Understanding how the capacity to earn affects child support

Law Blog

One of the least understood, yet highly feared, aspects of the Australian child support system is the capacity to earn assessment. However this assessment doesn't need to be feared if you understand what it entails. 

What is the capacity to earn assessment?

The capacity to earn assessment looks at the ability of each person to earn an income in the workplace. The most common assessment of the capacity to earn is the salary that the person has earned most recently, but other factors that can be considered include training levels, ability to access jobs in the area and experience in the field.

Does it apply to both parents?

One of the misunderstandings about the capacity to earn assessment is that it is designed to apply equally to both parents. However if one parent has been in the workforce and the other parent has spent much of their adult life out of the workforce caring for children, then the stay-at-home parent may have a relatively low capacity to earn. There is no work requirement in the child support legislation, unlike the government parenting payments. 

What happens if I lose my job?

If you chose to take a voluntary redundancy and take some time off work to consider your options, you may still be considered liable for child support at the rate of your previous salary. However, if you become unemployed due to a disability and cannot take up work at your normal casual rates, you may be able to apply for a reduction in child support reflecting that you no longer have the same capacity to earn.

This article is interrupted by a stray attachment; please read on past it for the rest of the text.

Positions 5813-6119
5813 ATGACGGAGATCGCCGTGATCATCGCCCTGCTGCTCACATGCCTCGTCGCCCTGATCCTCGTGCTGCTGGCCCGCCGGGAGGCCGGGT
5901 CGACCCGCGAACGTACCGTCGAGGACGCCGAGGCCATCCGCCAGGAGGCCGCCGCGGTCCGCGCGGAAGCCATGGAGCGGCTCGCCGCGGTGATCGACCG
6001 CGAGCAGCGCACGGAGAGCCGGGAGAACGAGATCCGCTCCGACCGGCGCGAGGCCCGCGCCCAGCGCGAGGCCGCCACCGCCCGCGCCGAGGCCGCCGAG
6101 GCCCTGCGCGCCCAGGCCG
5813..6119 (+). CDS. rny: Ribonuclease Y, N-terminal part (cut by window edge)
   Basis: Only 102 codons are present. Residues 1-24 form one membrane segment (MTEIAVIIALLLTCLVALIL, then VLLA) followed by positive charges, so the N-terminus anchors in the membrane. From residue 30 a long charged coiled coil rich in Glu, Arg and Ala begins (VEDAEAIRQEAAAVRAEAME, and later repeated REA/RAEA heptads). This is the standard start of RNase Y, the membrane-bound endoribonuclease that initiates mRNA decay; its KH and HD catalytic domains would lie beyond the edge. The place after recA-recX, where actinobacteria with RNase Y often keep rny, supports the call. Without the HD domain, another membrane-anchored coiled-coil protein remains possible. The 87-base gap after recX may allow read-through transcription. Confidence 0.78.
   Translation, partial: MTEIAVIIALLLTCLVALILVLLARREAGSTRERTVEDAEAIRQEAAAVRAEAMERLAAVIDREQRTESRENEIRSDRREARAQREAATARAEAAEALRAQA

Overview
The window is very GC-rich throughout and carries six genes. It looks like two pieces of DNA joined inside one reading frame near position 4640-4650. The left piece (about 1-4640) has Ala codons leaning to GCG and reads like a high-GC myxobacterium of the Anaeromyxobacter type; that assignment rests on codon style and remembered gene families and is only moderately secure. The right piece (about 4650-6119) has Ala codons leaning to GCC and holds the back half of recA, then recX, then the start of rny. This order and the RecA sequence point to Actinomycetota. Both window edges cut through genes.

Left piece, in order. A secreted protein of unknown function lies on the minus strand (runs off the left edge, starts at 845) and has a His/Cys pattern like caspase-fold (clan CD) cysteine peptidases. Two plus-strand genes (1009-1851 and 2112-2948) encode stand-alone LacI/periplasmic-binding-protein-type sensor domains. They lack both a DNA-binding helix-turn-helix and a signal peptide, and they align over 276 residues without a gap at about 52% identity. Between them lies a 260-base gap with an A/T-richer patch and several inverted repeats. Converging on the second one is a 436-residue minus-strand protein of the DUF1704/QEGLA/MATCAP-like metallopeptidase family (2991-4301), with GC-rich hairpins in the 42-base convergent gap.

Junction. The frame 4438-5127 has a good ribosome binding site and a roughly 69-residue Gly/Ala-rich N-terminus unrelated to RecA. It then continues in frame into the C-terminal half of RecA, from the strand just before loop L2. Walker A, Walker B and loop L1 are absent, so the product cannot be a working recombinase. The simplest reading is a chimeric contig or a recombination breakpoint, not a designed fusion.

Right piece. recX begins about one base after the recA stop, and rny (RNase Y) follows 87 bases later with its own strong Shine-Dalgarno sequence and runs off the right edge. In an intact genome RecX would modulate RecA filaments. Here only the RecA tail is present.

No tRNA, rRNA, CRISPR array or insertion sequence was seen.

If you lose your job in a non-voluntary way (such as being fired) and cannot find a new job at the same salary, you may need to prove to the court that there are no jobs at the same salary and show the process that you have been using to look for jobs in order to get your child support reduced. 

Can I reduce my hours?

Generally speaking, if you take a reduction in hours, such as going to a roster that has less hours per week and a lower salary, you will be liable for child support at your old rates. This is because you are making a voluntary decision to reduce your salary. 

If you are unsure on how the capacity to earn assessment might affect your child support obligations, you should meet with a family lawyer to discuss your case. 


26 August 2016

Unknown laws you might not know

I love all of those quirky laws that are still on the law book. It's a little hobby of mine to track down some of those laws and try and work out if there was a story behind how they got on the books. I've been doing it for 14 years and have accumulated a lot of material that I have researched. I thought it would be fun to start a blog with some of these stories to share with other people who like to know a little more about law and about history. I hope you enjoy my site.